The cost of data breaches from cyberattacks is expected to surpass $5 million per incident in 2023, according to the cybersecurity firm Acronis.
The company’s Cyber Protection Operation Center found phishing and malicious email threats increased by 60 percent in the last year.
Leaked or stolen credentials, which allow hackers to execute attacks including crippling ransomware campaigns, were the cause of almost half the reported breaches in the first half of 2022.
However, there’s some good news, too: The number of ransomware incidents decreased slightly in Q3 2022, after the summer saw a 49% increase in global attacks followed by a decrease of 12.9% in September and October.
Some highlights from the Acronis report:
- Each month in the second half of 2022, ransomware “gangs” added 200 to 300 new victims to their combined list.
- The most attacked industries were construction, retail, real estate, professional services (computers and IT) and finance.
- Macintosh users, once considered to be safer from attacks, are increasingly targeted, as are Linux and cloud environments.
- South Korea, Jordan and China were the most attacked countries in terms of malware per user in Q3 of 2022.
- The United States remains the leader in malware detections at 22.1%, followed by Germany (8.8%) and Brazil (7.8%).
- Spam now accounts for 30.6% of inbound traffic.
- Between July and October 2022, the proportion of phishing attacks rose 1.3%, reaching 76% of all email attacks (up from 58% in the first half of 2022).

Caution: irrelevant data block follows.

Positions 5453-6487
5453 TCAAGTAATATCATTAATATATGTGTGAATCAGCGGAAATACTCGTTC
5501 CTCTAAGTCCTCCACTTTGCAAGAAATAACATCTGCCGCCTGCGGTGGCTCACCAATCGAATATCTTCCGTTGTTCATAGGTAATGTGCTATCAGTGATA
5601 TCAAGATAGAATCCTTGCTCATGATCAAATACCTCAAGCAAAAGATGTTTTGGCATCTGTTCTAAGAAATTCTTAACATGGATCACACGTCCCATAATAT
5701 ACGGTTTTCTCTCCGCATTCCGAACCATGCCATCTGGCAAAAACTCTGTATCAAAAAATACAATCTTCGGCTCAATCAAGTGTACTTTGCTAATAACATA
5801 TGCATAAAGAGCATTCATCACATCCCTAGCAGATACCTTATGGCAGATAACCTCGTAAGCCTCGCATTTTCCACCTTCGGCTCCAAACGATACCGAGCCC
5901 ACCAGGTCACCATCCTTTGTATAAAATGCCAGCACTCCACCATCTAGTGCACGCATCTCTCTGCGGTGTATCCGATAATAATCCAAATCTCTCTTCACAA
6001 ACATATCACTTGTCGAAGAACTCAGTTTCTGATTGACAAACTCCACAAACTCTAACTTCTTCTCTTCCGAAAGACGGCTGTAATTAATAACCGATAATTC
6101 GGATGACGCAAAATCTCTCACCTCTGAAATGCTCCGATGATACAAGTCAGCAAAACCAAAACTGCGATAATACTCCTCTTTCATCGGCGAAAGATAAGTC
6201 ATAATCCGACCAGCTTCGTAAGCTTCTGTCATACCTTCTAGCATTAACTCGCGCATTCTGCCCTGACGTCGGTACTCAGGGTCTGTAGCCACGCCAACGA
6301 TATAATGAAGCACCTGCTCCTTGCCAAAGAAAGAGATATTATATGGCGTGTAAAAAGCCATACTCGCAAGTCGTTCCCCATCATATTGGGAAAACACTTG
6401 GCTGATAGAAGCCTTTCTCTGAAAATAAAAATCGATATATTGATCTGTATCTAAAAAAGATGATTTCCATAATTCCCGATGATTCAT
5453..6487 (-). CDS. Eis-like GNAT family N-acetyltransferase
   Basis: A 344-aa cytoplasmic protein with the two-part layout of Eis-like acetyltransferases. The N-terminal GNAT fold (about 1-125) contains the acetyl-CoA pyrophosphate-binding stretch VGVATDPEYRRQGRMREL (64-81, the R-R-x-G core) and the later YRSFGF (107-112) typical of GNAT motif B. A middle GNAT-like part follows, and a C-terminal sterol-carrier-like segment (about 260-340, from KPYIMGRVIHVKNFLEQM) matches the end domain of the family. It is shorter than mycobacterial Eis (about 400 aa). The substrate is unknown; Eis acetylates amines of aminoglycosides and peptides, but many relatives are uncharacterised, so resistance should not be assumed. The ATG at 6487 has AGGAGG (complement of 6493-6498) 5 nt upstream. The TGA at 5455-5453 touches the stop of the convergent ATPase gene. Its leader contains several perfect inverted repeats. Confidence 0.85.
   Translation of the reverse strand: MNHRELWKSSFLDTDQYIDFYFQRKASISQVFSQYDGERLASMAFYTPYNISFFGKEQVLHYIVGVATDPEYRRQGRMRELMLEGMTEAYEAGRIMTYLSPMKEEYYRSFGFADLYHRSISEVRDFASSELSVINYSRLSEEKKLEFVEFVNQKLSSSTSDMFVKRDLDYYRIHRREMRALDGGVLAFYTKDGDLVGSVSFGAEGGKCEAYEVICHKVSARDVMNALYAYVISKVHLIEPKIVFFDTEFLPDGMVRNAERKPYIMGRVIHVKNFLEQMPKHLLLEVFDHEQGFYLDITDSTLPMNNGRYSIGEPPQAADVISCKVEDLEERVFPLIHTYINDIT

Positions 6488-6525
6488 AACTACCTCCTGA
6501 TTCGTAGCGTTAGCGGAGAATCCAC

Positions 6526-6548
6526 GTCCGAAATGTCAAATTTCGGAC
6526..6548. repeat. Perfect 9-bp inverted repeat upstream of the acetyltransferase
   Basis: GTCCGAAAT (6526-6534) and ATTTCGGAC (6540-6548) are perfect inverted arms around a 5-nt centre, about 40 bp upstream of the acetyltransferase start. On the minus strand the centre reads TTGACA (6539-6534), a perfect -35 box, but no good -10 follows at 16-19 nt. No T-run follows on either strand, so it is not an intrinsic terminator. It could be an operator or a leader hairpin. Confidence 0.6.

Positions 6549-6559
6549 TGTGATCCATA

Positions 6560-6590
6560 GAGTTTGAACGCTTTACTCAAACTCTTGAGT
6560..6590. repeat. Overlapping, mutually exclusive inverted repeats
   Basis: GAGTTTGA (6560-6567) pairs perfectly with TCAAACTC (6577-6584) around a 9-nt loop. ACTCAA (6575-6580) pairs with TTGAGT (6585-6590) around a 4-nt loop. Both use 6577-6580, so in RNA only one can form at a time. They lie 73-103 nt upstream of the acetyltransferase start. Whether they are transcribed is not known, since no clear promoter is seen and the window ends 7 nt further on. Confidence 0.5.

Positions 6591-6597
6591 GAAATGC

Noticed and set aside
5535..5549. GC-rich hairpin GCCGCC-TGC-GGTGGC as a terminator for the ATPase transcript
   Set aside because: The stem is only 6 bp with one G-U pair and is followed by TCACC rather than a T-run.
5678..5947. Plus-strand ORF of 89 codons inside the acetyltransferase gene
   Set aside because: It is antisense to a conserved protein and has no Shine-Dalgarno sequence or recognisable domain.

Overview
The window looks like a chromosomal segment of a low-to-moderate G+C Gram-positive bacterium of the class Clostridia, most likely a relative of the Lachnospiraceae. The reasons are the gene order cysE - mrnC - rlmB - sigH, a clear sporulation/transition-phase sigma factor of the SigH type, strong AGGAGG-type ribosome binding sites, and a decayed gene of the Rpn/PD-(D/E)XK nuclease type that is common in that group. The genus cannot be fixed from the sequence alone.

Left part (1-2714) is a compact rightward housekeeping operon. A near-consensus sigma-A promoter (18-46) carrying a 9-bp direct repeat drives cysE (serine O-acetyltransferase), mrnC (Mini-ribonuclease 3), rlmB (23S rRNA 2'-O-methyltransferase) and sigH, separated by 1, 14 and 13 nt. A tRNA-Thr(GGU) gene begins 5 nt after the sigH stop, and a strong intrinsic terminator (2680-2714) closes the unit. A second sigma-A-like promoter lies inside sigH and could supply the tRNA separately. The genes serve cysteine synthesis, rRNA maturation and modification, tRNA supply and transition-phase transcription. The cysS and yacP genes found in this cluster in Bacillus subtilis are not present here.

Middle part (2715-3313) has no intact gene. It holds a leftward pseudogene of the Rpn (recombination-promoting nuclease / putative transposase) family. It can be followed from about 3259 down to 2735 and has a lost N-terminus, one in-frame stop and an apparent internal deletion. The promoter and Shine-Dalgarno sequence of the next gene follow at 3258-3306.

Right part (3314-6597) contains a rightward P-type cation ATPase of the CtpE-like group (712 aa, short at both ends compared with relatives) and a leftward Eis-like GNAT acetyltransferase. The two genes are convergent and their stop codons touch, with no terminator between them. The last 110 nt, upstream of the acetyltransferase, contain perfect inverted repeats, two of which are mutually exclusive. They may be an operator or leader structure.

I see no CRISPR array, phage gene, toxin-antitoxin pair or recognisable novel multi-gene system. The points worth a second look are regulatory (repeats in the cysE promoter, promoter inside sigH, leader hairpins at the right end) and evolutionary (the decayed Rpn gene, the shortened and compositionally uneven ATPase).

- One of the more notorious phishing campaigns of the year pretended to be “the Microsoft team” and tried to bait recipients into posting onto an online memorial board “in memory of Her Majesty Queen Elizabeth II.” The users’ data would then be stolen.
Palo Alto Networks, a Silicon Valley-based cybersecurity firm set up by Israeli entrepreneur Nir Zuk, reports similar results from a global survey of 1,300 companies around the world.
Nearly all respondents admitted to having experienced a cybersecurity incident during the previous 12 months. At least 10 incidents and violations during that period were experienced by 24% of those companies.
“With the shift to working from home, organizations have become more decentralized and vulnerable,” said Sharon Maydar, senior director of Managed Threat Hunting at Palo Alto Networks.
“The attackers adapted relatively quickly to the new situation and began to identify new vulnerabilities. In the coming year, these trends will even intensify. Critical infrastructures and civil institutions will continue to be targets for online attacks, and the potential damages from this could be severe.”